Punjab University’s journalism program graduate Marvia Malik set tongues wagging across Pakistan, after making her first on-air news anchor appearance for Kohinoor News.
Malik is Pakistan’s first transgender anchorwoman, making her debut on March 23. She told CNN that she applied for the position to prove that transgender people “are capable of any job, and can do anything they want.”
Marvia Malik said on Kohinoor News:
“I want the next generation of young transgender kids to look up to me as an inspiration that they can be accepted and that there can be opportunities for them.”
The brave twenty-one-year-old woman has been living shunned from her own family and supporting herself since she was fifteen.
A recent bill passed in Pakistan to protect the rights of transgender persons is a landmark. It enables trans people the right to state their true gender on identification cards, to inherit property, and to not be discriminated against in public office.
Transgender rights are a complicated issue in Pakistan. The nation’s sharia laws and hudood ordinances, or religious laws, make LGBTQ rights taboo. It is illegal to be gay. Pakistan does not call for the death penalty for gay unions, though throughout sharia-ruled nations, this is common.
In some eastern cultures, transgender people are not “LGBT” people. They are considered hijras, a South Asian concept of “third gender” and considered neither man nor woman. They may be subject to violence and discrimination, but they are also viewed as special or magical, and have their own society within the larger society.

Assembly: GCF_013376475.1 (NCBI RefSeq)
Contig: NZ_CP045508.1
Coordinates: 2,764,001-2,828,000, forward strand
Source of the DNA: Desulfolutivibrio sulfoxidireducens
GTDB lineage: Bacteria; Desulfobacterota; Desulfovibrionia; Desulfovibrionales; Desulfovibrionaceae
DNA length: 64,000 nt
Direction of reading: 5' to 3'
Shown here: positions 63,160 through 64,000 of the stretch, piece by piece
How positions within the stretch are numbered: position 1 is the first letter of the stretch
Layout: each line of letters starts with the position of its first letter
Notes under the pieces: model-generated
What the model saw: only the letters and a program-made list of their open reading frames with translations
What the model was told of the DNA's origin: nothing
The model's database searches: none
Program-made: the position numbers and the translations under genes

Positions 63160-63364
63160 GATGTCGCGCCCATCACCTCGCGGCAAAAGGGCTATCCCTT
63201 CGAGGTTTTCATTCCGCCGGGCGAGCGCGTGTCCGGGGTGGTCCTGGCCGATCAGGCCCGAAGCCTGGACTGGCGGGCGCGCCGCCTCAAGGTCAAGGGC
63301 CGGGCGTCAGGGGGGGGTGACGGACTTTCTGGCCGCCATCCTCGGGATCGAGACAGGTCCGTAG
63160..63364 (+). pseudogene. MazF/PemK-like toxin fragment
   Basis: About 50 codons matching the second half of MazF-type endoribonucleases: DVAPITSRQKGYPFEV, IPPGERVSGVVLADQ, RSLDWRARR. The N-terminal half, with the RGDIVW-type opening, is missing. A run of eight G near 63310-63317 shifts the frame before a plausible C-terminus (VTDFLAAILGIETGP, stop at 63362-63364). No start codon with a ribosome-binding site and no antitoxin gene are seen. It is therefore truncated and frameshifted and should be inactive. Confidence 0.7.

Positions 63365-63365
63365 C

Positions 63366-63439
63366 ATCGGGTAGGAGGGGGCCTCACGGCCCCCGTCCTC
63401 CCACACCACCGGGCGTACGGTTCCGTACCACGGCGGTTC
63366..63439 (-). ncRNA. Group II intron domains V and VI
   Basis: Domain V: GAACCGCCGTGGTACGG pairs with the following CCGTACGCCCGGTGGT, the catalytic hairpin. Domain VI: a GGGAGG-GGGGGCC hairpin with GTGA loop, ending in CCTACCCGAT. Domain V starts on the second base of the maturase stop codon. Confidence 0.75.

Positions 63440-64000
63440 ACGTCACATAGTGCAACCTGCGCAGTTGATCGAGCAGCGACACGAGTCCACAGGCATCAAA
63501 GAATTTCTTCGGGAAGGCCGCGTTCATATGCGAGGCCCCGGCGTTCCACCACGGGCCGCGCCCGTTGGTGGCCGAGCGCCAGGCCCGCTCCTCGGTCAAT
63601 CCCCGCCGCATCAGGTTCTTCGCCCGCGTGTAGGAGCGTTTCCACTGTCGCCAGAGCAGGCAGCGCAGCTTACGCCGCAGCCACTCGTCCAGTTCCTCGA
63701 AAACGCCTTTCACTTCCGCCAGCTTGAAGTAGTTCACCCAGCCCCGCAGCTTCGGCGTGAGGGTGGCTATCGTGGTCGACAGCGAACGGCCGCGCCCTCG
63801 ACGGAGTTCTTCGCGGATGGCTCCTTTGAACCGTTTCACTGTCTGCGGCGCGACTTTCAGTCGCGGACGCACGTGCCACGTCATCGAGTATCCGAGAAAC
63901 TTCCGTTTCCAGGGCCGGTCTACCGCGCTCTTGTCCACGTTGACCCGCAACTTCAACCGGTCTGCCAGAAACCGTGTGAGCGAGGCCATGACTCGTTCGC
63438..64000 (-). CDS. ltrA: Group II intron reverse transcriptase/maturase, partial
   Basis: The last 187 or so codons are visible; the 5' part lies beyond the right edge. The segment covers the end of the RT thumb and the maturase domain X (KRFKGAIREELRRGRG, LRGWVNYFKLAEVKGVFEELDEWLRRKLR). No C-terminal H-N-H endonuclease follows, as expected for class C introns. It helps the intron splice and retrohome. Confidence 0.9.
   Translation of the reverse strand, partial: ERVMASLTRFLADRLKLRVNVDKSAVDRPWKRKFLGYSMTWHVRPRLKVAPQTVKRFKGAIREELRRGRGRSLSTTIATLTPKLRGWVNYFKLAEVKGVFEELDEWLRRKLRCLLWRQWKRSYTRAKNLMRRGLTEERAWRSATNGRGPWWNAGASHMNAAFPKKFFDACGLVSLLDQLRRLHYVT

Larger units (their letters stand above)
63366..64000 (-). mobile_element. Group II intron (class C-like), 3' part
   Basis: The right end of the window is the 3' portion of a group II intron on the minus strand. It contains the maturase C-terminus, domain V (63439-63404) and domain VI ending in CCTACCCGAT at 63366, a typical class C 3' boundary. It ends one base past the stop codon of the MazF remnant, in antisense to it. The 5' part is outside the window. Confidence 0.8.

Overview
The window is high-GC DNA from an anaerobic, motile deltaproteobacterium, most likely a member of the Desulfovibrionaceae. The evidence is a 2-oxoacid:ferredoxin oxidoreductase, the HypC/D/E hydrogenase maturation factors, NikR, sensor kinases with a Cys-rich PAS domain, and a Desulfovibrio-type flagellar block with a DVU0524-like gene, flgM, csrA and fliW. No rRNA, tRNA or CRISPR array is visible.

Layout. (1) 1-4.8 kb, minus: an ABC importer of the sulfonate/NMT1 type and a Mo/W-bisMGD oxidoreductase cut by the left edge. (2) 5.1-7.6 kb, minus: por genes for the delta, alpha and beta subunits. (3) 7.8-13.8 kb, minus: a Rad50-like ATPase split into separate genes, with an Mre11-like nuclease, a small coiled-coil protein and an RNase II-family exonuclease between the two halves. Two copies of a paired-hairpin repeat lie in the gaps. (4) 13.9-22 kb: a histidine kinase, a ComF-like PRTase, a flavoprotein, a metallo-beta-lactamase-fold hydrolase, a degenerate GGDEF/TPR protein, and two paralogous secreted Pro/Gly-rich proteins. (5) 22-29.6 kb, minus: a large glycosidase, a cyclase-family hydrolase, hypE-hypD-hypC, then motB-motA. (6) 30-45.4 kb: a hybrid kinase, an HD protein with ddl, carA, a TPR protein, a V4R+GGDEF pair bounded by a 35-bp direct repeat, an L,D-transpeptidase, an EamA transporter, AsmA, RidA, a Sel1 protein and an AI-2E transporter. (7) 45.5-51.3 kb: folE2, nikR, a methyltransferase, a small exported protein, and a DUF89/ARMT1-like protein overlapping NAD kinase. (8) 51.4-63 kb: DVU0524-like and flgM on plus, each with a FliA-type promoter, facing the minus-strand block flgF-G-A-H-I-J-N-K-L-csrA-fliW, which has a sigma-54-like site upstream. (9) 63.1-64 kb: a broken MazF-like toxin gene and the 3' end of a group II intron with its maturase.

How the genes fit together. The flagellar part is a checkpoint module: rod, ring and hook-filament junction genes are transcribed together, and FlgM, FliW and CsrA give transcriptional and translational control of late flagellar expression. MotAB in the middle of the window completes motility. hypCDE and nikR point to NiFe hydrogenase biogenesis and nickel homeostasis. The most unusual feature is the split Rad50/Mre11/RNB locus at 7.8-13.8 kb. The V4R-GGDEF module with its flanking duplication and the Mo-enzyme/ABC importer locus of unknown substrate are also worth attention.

It’s heartening to see progressive change in a deeply tribal society. Malik’s boss, director of the news channel, told CNN that he didn’t know Malik was transgender when he interviewed her. Having found out, he simply confirmed that Kohinoor News aims to be an open company that provides opportunities for people “from all sorts of background.” He said, “We will not discriminate, everyone has dreams, everyone has goals, and so much of that talent gets thrown into the dustbin, undiscovered, simply because of the biases in society.” Bravo to Bilal Ashraf for his courageous stance.
An inspiring moment for transgender rights in Pakistan, to be sure, but another moment in the same week reminds us of the threats trans women face as they struggle for acceptance. A transgender woman and her friend were murdered in Peshawar, while travelling in a rickshaw. The local rights group Trans Action Alliance says more than fifty trans women have been murdered there in recent years. Many have been killed for “honor” or by vigilantes purging society of anti-Islamic influences.
Malik has her work cut out for her, but thankfully she has her boss and the new senate bill on her side.